Friday, July 14, 2006

The Clean-Room-Gestapo

You were there. You remember.

The humiliation, the pain, the sheer overwhelming bulk of it. Your room.

Your room was a mess. Years of accumulated junk and toys, half-eaten crackers, cups and plates. It doesn't matter if you were 2 or 20. You had done it: you made a big big mess.

There were your parents. Whether you were 2 or 20, their hulking bulk filled the sky as they glared down at you, tiny lightning bolts flashing in their eyes, and the Commandment came down like thunder, "CLEAN YOUR ROOM!"

As they stormed from the room, you surveyed the cluttered landfill, wondering whether you should start at the lump you think is your bed, or whether maybe it would be better to start from the top and work your way down, after all a lot of towers will be crumbling anyway. Overwhelmed, baffled at the Commandment, and with no good way to tackle the chaos, eyes moist with frustration and helplessness, you wonder why your parents have suddenly abandoned you, and made this unreasonable and surely irrational declaration. After an hour of helplessly transferring items from one pile to another, you turn your eyes upwards, ready to pray for salvation, but instead you swear a solemn oath on your favorite teddy, or maybe your iPod, Never EVER to do this to your children. Your children's room will be their own, safe from worries about parents and cleaning. They can do whatever they want with their room. You don't care how dirty it gets.

Years Go By...

You have your bundle of joy now. You watch your child learn to crawl, to walk. At 9 months you laugh when your child experiments with gravity, but then your child is in the high chair and decides to experiment with the oatmeal. A little less amused the 10th time, now that you've reinforced the behavior by being jovial and putting on a housecleaning show in front of your toddler, you finally frown at your child, and sternly say "NO!"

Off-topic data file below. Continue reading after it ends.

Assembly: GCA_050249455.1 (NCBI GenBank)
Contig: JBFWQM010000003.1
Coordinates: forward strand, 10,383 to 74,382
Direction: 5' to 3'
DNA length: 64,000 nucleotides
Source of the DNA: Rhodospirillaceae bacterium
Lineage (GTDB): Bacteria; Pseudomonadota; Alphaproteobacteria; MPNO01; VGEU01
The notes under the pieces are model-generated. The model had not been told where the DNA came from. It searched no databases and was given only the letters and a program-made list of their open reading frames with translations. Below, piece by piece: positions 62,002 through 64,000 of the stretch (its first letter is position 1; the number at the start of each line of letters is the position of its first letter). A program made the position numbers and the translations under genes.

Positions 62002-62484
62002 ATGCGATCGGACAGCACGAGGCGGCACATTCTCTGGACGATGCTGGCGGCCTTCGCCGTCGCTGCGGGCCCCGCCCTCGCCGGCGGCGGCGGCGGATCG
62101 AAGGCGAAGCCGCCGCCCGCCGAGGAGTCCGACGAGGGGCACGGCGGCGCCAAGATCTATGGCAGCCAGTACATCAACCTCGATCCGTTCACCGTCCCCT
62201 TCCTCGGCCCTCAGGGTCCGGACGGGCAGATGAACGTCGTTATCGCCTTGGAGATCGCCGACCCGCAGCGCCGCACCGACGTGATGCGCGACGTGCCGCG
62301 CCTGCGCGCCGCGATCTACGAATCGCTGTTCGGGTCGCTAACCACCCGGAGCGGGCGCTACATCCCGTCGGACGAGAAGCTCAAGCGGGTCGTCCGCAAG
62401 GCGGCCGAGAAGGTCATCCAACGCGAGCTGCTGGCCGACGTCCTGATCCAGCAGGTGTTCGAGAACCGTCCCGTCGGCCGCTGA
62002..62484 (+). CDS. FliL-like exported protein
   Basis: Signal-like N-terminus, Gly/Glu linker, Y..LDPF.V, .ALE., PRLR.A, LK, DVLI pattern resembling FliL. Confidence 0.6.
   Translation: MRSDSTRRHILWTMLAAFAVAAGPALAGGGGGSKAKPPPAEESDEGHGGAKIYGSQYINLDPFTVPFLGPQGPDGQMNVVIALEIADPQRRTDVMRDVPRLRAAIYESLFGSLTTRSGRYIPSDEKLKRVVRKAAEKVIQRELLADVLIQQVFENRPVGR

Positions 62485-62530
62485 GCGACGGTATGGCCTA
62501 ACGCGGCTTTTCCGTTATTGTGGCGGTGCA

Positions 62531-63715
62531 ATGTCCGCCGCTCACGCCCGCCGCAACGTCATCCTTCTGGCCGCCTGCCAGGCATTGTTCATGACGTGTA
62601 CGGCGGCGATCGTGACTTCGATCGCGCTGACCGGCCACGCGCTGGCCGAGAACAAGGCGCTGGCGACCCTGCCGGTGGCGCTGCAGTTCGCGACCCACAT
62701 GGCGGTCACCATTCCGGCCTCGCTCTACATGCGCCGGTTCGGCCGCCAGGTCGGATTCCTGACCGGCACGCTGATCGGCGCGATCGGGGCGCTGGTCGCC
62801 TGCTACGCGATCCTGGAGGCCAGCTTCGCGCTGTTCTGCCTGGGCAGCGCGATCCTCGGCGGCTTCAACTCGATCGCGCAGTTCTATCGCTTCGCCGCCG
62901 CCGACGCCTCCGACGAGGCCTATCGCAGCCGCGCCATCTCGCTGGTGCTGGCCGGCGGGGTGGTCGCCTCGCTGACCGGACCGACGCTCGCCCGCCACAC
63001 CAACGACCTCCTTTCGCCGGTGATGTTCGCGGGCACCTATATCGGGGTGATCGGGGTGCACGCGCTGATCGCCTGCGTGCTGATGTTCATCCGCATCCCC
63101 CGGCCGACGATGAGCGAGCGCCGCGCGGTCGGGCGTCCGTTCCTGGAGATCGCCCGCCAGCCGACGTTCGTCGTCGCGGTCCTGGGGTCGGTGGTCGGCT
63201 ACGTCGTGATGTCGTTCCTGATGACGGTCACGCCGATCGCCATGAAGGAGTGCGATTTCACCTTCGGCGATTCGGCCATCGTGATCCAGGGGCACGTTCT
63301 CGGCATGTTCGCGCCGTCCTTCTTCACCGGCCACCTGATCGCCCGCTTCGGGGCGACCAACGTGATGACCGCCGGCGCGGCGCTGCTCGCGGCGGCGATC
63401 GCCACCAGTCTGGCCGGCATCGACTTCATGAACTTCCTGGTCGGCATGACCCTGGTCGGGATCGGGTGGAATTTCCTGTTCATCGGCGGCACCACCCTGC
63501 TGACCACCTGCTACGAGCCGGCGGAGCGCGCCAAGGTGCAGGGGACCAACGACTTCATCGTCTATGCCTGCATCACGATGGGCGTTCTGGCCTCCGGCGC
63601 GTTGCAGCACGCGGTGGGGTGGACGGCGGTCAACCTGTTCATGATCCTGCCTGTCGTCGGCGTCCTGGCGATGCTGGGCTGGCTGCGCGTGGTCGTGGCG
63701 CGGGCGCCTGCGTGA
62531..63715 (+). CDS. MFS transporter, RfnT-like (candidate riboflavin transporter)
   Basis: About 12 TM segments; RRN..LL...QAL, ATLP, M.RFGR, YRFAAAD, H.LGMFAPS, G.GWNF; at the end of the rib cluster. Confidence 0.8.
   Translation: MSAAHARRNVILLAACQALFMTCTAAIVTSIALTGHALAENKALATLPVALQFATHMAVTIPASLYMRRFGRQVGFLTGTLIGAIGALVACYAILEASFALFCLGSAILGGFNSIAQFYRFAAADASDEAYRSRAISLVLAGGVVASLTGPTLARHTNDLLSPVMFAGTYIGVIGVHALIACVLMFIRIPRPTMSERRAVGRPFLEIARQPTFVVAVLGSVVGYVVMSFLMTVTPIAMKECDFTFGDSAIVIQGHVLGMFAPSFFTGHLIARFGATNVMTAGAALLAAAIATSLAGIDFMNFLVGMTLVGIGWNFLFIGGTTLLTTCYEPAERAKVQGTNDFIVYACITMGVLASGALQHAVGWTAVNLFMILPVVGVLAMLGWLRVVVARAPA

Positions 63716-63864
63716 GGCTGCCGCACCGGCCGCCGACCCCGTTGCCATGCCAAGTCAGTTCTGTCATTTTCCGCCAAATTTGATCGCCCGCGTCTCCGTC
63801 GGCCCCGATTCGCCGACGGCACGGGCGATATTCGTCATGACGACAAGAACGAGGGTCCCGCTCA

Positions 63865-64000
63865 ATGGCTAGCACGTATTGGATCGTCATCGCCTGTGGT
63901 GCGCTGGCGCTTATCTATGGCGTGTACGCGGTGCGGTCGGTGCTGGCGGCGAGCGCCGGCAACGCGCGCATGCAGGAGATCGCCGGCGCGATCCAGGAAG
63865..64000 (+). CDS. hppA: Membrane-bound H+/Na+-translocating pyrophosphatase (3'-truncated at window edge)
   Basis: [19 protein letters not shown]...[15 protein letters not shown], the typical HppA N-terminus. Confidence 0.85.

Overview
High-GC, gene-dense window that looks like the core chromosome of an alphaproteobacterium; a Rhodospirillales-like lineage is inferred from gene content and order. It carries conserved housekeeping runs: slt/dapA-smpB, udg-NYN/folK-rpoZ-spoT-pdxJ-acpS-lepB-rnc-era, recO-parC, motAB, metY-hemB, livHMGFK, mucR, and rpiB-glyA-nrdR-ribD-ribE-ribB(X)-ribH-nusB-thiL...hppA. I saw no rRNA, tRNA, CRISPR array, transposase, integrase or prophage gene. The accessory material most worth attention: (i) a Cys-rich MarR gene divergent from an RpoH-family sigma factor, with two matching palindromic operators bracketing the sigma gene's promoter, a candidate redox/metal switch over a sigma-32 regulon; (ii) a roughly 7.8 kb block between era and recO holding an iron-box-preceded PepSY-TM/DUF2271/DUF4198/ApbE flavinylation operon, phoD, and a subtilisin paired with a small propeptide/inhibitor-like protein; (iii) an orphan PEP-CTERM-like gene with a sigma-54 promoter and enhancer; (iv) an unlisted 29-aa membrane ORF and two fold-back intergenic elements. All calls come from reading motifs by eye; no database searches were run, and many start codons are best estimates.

Fast-forward. Now your child is 2 -- or 20. You walk into the room to trip on a toy car, or to be admonished for stepping on their favorite Teddy. Maybe you step on their iPod. It's ok this time, you make it to the bed, tuck your bundle of joy in, realize the covers are in a huge knot, try to unravel them for the 100th time. You turn out the light, and narrowly escape the room with your life.

You do this over and over. It doesn't matter if you do it 20 or 200 times. There's going to be the one time you don't make it out unscathed.

Maybe it was a wooden block, an ice skate, a pencil point, a 4-sided-die. Whatever it was, you stepped directly on it and the stabbing pain went right up your leg. With the pain came a moment of clarity -- or was that insanity? The room is a hazard! The room has gone untouched for far too long, you've put up with it for far too long, ENOUGH IS ENOUGH!! There is no way to resist the onrushing waves tossed about by years of neglect and insult. You pay for the house, you pay for their things, you have cleaned up after them, dressed them, bathed them, dedicated endless hours for years and years to keeping them neat, tidy, and healthy. And THIS is how they repay you? Tossing all your labors out the door, carelessly strewing items around the room, inviting vermin with dirty plates and half eaten vittles, and not even trying to make an inviting path to allow you in?!

you. Have. HAD. IT.

Like a Valkyrie or Odin himself, shaking a spear and shouting out a war-cry you denounce your naive youthful oath, and crash down like the very wrath of the gods has filled you, screaming like a banshee, and you make every declaration under the sun swearing that "IF you don't CLEAN THIS ROOM...." and ending it with whatever spills out of your wraith-strewn maw. You can't even remember. It doesn't really matter.

After the one fell incident, you become a police officer, keeping law and order -- your law and your order -- with regard to the tidiness of the room. With every foot your child drags, your threats and declarations escalate into a shrill madness that causes even your own inner child to flee in wild panic. Every speck of dust or item out of place induces threats and limitations: no dessert, no tv, no computer, no movies, no car, no iPod, no GameBoy, no going out, no phone calls, no No NO.

And it doesn't matter if your kid is 2 or 20. In the face of your irrational exhibition, the child will sulk away and make an oath to a long forgotten deity that they will never, ever, tell their child to clean their room...


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